Surprisingly, similar cohort analyses are much rarer in the social sciences. There are two main reasons for this lacuna. First, there is no process in the social sciences of preregistering studies comparable with the clinical trials registry in the biomedical sciences. Second, even if some unpublished studies could be identified, there are likely to be substantial quality differences between published and unpublished studies that make them difficult to compare. As noted, previous research attempted to identify unpublished results by examining conference papers and dissertations (37) and human subjects registries of single institutions (36). However, such techniques may produce unrepresentative samples of unpublished research, and the strength of the results may be confounded with research quality. Conference papers, for example, do not undergo a similar process of peer review as do journal articles in the social sciences and therefore cannot be used as a comparison set. This work is distinctive in the study of publication bias in the social sciences in that we analyzed a known population of conducted studies, and all studies in the population exceed a substantial quality threshold.

We leveraged TESS (Time-sharing Experiments in the Social Sciences), a National Science Foundation–sponsored program established in 2002 in which researchers propose survey-based experiments to be run on nationally representative samples. These experiments typically embed some randomized manipulation (such as visual stimulus or question wording difference) within a survey questionnaire. Researchers apply to TESS, which then submits the proposals to peer review and distributes grants on a competitive basis (38). Our basic approach is to compare the statistical results of TESS experiments that eventually got published with the results of those that remain unpublished.

This analytic strategy has many advantages. First, we have a known population of conducted studies and therefore have a full accounting of what is published and unpublished. Second, TESS proposals undergo rigorous peer review, meaning that even unpublished studies exceed a substantial quality threshold before they are conducted. Third, nearly all of the survey experiments were conducted by the same high-quality survey research firm (Knowledge Networks, now known as GfK Custom Research), which assembles probability samples of Internet panelists by recruiting participants via random digit dialing and address-based sampling. Thus, there is remarkable similarity across studies with respect to how they were administered, allowing for comparability. Fourth, TESS requires that studies have requisite statistical power, meaning that the failure to obtain statistically significant results is not simply due to insufficient sample size.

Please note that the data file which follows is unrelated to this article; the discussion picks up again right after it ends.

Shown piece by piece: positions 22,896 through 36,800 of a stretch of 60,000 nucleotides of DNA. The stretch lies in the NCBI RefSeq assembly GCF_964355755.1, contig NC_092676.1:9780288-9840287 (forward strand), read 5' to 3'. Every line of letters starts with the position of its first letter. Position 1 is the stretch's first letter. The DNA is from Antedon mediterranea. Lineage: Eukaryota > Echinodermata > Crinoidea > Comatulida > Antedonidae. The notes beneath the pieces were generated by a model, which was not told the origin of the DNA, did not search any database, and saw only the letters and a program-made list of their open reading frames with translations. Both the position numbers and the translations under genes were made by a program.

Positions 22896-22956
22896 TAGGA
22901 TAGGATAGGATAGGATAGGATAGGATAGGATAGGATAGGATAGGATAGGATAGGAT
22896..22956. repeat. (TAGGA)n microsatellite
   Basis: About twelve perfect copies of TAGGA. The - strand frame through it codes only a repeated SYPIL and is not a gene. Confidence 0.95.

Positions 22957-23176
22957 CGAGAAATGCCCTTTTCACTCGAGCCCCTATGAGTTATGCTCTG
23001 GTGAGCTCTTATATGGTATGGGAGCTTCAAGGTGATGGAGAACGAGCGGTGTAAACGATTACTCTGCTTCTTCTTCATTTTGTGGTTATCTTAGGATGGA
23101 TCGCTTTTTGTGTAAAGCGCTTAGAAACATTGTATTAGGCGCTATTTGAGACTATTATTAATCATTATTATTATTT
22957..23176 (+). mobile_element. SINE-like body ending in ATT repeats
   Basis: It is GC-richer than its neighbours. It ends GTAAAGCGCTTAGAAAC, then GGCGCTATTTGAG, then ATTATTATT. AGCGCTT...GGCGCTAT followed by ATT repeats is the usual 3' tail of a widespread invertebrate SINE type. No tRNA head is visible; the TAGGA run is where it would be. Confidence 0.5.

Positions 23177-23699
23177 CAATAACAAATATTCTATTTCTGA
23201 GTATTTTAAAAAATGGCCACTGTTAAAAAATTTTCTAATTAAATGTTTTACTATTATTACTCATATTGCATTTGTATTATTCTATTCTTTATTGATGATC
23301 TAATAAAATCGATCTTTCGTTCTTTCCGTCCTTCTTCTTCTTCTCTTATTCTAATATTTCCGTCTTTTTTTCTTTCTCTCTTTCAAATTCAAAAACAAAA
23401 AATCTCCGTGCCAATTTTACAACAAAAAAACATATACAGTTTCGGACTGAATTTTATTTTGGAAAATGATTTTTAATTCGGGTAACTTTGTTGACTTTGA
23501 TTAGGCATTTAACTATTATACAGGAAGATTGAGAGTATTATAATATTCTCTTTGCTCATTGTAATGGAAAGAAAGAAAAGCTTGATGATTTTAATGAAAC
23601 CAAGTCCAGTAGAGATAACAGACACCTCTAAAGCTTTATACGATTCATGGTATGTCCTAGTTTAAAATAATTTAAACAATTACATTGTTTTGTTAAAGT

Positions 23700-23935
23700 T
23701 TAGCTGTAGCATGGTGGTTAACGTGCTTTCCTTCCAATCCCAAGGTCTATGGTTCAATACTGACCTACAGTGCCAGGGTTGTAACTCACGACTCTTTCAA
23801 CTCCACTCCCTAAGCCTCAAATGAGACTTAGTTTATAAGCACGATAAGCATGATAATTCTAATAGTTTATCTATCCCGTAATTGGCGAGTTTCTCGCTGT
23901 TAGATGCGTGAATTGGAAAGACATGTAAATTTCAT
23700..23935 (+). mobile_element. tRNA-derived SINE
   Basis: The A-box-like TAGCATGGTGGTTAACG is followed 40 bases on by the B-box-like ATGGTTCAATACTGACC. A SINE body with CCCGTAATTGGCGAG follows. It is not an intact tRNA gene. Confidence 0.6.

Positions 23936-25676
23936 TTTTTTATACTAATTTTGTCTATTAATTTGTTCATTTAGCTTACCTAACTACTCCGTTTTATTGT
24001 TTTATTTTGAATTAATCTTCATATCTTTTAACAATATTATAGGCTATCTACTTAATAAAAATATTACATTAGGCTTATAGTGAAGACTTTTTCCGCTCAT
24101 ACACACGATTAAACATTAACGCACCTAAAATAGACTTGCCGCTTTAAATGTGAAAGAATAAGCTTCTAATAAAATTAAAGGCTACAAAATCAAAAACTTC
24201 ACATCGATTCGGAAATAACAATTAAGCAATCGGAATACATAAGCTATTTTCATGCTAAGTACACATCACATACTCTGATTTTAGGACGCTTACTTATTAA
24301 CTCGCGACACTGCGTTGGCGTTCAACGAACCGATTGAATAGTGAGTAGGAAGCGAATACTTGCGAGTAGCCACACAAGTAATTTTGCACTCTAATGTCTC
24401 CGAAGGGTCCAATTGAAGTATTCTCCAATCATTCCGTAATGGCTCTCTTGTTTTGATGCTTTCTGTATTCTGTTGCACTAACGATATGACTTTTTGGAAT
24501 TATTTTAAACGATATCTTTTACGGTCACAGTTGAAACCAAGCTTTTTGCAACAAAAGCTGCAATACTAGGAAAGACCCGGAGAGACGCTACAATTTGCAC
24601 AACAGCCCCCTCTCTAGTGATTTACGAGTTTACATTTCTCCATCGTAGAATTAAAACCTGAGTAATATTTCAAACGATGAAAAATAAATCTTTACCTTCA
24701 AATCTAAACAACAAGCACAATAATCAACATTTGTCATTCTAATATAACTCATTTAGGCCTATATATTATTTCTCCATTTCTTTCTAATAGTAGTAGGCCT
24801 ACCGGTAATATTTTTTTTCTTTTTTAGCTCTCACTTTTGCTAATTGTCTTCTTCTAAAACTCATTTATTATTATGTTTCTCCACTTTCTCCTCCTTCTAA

One potential concern is that TESS studies may be unrepresentative of social science research, especially scholarship based on nonexperimental data. Although TESS studies are clearly not a random sample of the research conducted in the social sciences, it is unlikely that publication bias is less severe than what is reported here. The baseline probability of publishing experimental findings based on representative samples is likely higher than that of observational studies using “off-the-shelf” data sets or experiments conducted on convenience samples in which there is lower “sunk cost” involved in obtaining the data. Because the TESS data were collected at considerable expense—in terms of time to obtain the grant—authors should, if anything, be more motivated to attempt to publish null results.

The initial sample consisted of the entire online archive of TESS studies as of 1 January 2014 (39). We analyzed studies conducted between 2002 and 2012. We did not track studies conducted in 2013 because there had not been enough time for the authors to analyze the data and proceed through the publication process. The 249 studies represent a wide range of social science disciplines (Table 1). Our analysis was restricted to 221 studies, 89% of the initial sample. We excluded seven studies published in book chapters and 21 studies for which we were unable to determine the publication status and/or the strength of experimental findings (40). The full sample of studies is presented in Table 2; the bolded entries represent the analyzed subsample of studies.

Table 1 Distribution of studies across years and disciplines.

Field coded based on the affiliation of the first author. “Other” category includes Business, Computer Science, Criminology, Education, Environmental Studies, Journalism, Law, and Survey Methodology.

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Table 2 Cross-tabulation between statistical results of TESS studies and their publication status.